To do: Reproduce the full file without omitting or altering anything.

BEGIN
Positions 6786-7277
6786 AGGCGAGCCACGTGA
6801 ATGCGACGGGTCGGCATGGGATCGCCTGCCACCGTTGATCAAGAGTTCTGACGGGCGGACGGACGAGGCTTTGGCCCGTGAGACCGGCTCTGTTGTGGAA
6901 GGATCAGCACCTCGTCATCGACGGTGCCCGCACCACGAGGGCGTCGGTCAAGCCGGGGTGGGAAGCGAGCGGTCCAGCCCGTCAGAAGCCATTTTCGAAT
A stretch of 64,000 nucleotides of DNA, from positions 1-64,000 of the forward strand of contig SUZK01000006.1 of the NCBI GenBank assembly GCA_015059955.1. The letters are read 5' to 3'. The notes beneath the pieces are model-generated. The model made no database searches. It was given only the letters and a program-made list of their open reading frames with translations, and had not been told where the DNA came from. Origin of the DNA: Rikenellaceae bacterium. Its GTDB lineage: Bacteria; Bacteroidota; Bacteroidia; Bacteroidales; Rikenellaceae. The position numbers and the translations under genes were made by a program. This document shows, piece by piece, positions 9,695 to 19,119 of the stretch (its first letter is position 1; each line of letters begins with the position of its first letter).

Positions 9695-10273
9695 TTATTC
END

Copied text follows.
Positions 6786-7277
6786 AGGCGAGCCACGTGA
6801 ATGCGACGGGTCGGCATGGGATCGCCTGCCACCGTTGATCAAGAGTTCTGACGGGCGGACGGACGAGGCTTTGGCCCGTGAGACCGGCTCTGTTGTGGAA
6901 GGATCAGCACCTCGTCATCGACGGTGCCCGCACCACGAGGGCGTCGGTCAAGCCGGGGTGGGAAGCGAGCGGTCCAGCCCGTCAGAAGCCATTTTCGAAT
A stretch of 64,000 nucleotides of DNA, from positions 1-64,000 of the forward strand of contig SUZK01000006.1 of the NCBI GenBank assembly GCA_015059955.1. The letters are read 5' to 3'. The notes beneath the pieces are model-generated. The model made no database searches. It was given only the letters and a program-made list of their open reading frames with translations, and had not been told where the DNA came from. Origin of the DNA: Rikenellaceae bacterium. Its GTDB lineage: Bacteria; Bacteroidota; Bacteroidia; Bacteroidales; Rikenellaceae. The position numbers and the translations under genes were made by a program. This document shows, piece by piece, positions 9,695 to 19,119 of the stretch (its first letter is position 1; each line of letters begins with the position of its first letter).

Positions 9695-10273
9695 TTATTC